Some orphanages use a house parent system and instead of one large orphanage, they have a number of smaller houses in one place.  Each house will have 5 -10 children with one adult to act as their “parent”.

Remember that most children are cared for by grannies and other older women relatives. They also need emotional support, education and training, access to grants and nutrition. Support groups can also be set up for caregivers.

  1. Children living with HIV and AIDS

Children living with HIV and AIDS will have special needs that are different from those of adults. They are not able to get access to services and help themselves in the same way. Usually they depend on their mother or another caregiver. If they are very young, they will not understand the disease and the steps they have to take to stay healthy and to protect other people.

Most children with HIV and AIDS were infected as a  result of mother – child transmission and their parents often become ill or die when the children are still very young. While all young orphans from poor families need a lot of different kinds of support, home-based care and childcare volunteers should make especially sure that the medical needs of children with HIV and AIDS are properly addressed. 

It is best for children to be looked after by those they know and make them feel safe. If possible, children with HIV and AIDS should be left in the care of their families and relatives. These relatives should be targeted for support. In some areas, there are hospices or homes for children who are ill or dying. Social workers should work with clinics, home–based care and childcare volunteers to identify children who would be better off in hospices.

Children with HIV and AIDS are just as subject to discrimination as adults but are much less able to fend for themselves.  It is important that every effort be made, by caregivers, teachers, health care providers, child care committees and community leaders, to educate community members. People must fully understand, for example,  that an HIV-positive child cannot spread HIV through sitting next to each other in class or playing together.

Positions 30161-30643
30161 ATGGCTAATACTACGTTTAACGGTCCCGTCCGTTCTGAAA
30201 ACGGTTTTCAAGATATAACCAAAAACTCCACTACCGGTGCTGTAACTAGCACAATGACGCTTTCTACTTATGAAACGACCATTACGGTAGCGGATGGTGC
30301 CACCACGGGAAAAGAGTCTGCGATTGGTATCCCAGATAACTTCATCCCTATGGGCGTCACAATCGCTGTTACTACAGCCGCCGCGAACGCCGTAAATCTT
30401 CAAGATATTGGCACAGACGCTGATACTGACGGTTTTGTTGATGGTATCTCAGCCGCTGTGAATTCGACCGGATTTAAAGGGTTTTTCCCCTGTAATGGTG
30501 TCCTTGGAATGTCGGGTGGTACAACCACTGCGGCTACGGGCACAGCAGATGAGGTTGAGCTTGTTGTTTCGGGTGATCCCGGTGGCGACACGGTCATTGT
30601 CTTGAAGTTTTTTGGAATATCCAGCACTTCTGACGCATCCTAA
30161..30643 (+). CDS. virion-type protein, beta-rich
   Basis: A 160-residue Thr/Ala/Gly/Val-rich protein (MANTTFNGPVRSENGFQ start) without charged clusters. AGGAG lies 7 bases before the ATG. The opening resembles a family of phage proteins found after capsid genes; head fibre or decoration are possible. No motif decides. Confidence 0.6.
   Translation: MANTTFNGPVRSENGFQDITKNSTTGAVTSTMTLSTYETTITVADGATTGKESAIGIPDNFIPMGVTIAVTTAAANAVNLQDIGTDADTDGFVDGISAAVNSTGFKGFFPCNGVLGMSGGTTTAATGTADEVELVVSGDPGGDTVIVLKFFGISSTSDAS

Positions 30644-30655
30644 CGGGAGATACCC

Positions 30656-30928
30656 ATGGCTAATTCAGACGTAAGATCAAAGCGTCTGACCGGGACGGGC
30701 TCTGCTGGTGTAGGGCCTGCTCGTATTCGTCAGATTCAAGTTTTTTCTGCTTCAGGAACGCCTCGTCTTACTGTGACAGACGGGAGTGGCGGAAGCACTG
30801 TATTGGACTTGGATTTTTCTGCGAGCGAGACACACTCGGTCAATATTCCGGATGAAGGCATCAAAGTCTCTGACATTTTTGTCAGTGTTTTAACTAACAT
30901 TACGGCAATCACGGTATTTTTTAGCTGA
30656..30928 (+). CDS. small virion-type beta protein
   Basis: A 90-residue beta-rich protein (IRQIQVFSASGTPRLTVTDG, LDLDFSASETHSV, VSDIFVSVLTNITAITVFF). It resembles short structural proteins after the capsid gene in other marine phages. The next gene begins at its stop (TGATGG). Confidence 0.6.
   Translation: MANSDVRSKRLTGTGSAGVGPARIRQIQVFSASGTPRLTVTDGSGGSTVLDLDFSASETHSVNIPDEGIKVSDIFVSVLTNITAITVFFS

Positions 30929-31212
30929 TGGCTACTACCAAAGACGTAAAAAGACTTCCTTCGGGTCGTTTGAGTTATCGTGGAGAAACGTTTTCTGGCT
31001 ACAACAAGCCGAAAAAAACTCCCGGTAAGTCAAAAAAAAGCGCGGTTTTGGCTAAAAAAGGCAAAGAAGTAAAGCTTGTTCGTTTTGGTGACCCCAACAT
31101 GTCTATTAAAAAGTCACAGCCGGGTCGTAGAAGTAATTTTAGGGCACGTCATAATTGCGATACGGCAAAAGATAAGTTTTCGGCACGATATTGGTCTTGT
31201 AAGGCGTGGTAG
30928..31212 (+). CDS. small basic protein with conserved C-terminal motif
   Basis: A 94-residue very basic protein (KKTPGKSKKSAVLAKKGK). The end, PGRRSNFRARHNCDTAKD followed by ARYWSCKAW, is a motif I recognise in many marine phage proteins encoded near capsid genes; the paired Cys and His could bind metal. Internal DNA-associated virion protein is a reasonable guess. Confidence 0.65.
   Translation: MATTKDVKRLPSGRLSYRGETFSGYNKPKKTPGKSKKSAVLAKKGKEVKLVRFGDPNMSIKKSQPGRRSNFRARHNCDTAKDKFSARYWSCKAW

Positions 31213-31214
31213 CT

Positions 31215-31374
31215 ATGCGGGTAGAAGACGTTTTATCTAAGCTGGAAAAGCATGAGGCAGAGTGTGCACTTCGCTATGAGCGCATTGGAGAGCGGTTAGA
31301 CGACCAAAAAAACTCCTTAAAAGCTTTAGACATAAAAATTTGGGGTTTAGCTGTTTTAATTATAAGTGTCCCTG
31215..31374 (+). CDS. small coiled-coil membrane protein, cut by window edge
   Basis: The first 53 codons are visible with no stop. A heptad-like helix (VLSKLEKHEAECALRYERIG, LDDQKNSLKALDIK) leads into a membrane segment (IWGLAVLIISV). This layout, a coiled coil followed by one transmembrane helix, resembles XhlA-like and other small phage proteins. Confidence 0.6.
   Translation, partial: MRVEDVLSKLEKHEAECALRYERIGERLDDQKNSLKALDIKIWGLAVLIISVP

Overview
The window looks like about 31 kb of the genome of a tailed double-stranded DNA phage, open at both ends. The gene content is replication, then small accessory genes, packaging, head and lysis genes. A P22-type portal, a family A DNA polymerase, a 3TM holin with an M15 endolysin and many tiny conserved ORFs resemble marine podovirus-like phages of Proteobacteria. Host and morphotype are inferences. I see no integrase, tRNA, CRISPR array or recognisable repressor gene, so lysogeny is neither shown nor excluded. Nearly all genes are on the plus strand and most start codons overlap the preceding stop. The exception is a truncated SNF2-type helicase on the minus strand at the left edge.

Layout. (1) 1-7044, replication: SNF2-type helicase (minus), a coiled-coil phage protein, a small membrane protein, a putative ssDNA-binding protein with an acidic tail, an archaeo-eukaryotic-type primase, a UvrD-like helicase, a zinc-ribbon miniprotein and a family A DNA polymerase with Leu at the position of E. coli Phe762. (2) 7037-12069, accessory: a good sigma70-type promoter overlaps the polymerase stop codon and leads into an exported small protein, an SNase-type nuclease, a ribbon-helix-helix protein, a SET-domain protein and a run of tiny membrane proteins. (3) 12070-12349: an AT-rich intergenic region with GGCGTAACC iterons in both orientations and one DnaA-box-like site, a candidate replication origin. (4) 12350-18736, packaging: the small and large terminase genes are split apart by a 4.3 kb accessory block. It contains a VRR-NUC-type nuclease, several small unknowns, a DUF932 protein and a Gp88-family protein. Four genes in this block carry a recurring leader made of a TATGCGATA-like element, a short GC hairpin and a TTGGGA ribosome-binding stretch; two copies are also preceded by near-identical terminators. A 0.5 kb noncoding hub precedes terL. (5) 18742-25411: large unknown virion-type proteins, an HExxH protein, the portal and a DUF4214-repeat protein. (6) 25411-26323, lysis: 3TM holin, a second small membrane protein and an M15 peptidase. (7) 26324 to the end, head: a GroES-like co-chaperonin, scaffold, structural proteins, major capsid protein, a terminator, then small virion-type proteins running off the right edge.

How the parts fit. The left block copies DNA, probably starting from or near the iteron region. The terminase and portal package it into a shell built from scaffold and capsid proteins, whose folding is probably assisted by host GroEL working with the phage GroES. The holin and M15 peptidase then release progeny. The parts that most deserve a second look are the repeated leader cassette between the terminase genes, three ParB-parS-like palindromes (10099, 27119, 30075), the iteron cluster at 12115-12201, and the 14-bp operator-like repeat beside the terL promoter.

Most ill children are too small to care for themselves in any way. The caregiver has to be the main target for support and training to make sure the child receives proper care.  Child care committees, local clinics or any person/organisation having contact with caregivers should try and support the caregiver in anyway they can. This could include helping them find a support group, ensuring that they have applied for the right grants or sending them to special training.

Special care considerations for children living with HIV and AIDS

Antiretrovirals for Children

The National ART Guidelines (or “protocol”) issued by the Department of Health in 2004 Children with HIV-AIDS has a set of guidelines for children.  All HIV-positive children should be assessed at a clinic or hospital to see if they should begin antiretroviral treatment .

A syrup form of ART is available for children which is easier for them to take than tablets but ensuring compliance can be a major challenge.  Children taking antiretrovirals need a lot of support and supervision to make sure they are taking the medicines properly and as often as required. 

Children who suffer side effects after first going on antiretrovirals may not wish to continue on the medication. This is where they need an adult to encourage them to continue and/or make sure they return to the clinic on a regular basis (and if the side effects continue).  As children grow, the dosage of the medications must be changed and this may need to happen several times per year.  This underlines the importance of ensuring that the child gets to the clinic regularly.

Sanitation considerations

Wash your hands before and after changing a nappy. Wear disposable gloves if there is blood in the faeces or urine, and if you have a rash or open cut on your hands. Place disposable nappies in a leak-proof container, such as a plastic bag, and put it in a sealed rubbish bin.

Family-style eating is fine with everyone being served from a common serving dish. A child who is HIV-positive should use the same dishes, glasses, and eating utensils. You do not have to wash dishes and utensils separately. Wash all dishes in hot, soapy water. Clean and sterilize baby bottles as usual.  Children who are HIV-positive should only use their own tooth brush and never share it. 

Clothes that belong to a child who is HIV-positive can be washed with everyone else's clothes using ordinary washing powder or soap. If, however, the clothing has been soiled by blood, faeces, or vomit, wash items separately using 1/2 cup bleach.

Keep a first aid kid handy. It should include:
a box of disposable latex gloves or plastic bags,
antiseptic or disinfectant,
a bottle of bleach (to be diluted just prior to use at a rate of 1 tablespoon bleach for every litre of water),
disposable paper towels,
sterile gauze for covering large wounds,
medical tape and adhesive bandages, and
a leak-proof plastic bag for waste disposal.